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The Art Of Halo by Eric S. Trautman

01/03/2005. Contributed by Phil Jones

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pub: Del Rey/Ballantine Books. 161 page softcover. Price: $21.95 (US), $29.95 (CAN). ISBN: 0-345-47586-0.

check out website: www.delreybooks.com

The progress and development of computer/video games has been an interesting one. I'm a veteran gamer and remember the days when a game was developed by one person, possibly from their own bedroom. Today, a game has a development akin to that of a feature film. A huge cast of artists, programmers, level designers, writers, musicians to name a few.



Gaming started off in the arcades and humble consoles such as Atari and computers like the Spectrum and Vic 20. I think the first time I noticed a game other than just to play it was a Commodore 64 game called 'IO'. It was an incredible graphical feast. The gameplay itself was ridiculously hard but that didn't seem to matter.

A shift happened. Games became killer apps to sell consoles. Both Mario and Sonic had this effect for Nintendo and Sega. It wasn't really the hardware that people were interested in, it was the games or even the game characters that were significant. Hardware sales were more reliant on killer apps (games). There have been a few landmark games, not necessarily because of the gameplay. They could be just eye candy or they could be innovatory. 'Shadow Of The Beast' on the Amiga, 'Killer Instinct' on the N64, 'Tomb Raider' on the Playstation. On the PC, gaming really took off with 'Doom'. A first person 3D roaming shoot 'em up or as it's come to be known a frag fest. A similar game emerged on the Apple Mac - 'Marathon'. This was developed by a small company called Bungie. This unlike 'Doom' had an intricate storyline as well as being shoot the crap out of everything fest. They continued to develop a number of games such as 'Weekend Warrior', 'Myth' and 'Oni' for Mac and PC.

In 1999, a short preview of there new game 'Halo' was shown at Macworld Expo. Shortly after, with need of a killer app for there Xbox Microsoft bought 'Bungie'.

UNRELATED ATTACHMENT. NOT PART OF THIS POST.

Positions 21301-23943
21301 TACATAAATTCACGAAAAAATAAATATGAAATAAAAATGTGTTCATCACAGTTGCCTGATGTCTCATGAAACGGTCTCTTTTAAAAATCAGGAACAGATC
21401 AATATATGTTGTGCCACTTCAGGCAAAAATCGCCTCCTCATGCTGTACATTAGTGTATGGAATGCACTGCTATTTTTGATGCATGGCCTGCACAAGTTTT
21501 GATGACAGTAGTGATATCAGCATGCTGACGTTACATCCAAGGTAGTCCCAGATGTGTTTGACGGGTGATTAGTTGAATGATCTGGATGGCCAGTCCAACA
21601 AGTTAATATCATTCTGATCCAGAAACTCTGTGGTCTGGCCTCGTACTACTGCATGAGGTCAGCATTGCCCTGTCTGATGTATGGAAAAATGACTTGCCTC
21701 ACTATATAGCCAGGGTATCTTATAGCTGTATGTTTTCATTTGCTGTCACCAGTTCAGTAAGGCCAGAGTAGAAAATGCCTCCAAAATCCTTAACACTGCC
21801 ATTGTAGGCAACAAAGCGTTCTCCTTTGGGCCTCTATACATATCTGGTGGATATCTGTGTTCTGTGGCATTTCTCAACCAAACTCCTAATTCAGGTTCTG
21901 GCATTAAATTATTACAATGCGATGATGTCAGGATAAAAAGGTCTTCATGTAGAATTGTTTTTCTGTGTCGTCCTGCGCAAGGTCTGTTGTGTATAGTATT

This book, 'The Art Of Halo', starts with a potted history of 'Bungie'. In an almost interview style, the comments and opinions of 'Bungie's developers are given a voice through out the book. Giving you a very personal insight into the works of a game software company. It is interesting how the move from Chicago to Washington and the change of working environment radically affected their work flow, going from open plan free from office to small cubicle style office stilted their creativity. Especially when they were under tight deadlines to get the Xbox version out on the shelves.

The book doesn't just provide you with artwork but bestows you an insight into the whole creation process. From early development sketches to final game screenshots and promotional artwork. Level design, concept, gameplay, story development, music and sound effects are all featured throughout the book with the people involved talking about their work and involvement in Halo. Both programming and environment gameplay factors are discussed and how they influenced the final look of the game.

There are plenty of pictures, drawings and painting to provide eye candy for 'Halo' fans out there and, for that matter, anyone interested in game development and the processes involved. 'Halo' was unusual in that it's a shoot 'em up, but very storyline led. It doesn't rely on feasting the eyes to draw people in. That's not to say the graphics are poor. There is some lovely 3D modelling and texture mapping and some areas and levels have a huge 3D environment in which to play out. Some of these levels are examined in detail, going through their initial development and creation to the finished product. There are development screenshots and drawing from both 'Halo' and 'Halo 2'.

In all, this is a good all-round book especially if you're interested in game development or a huge fan of 'Halo'.

Phil Jones

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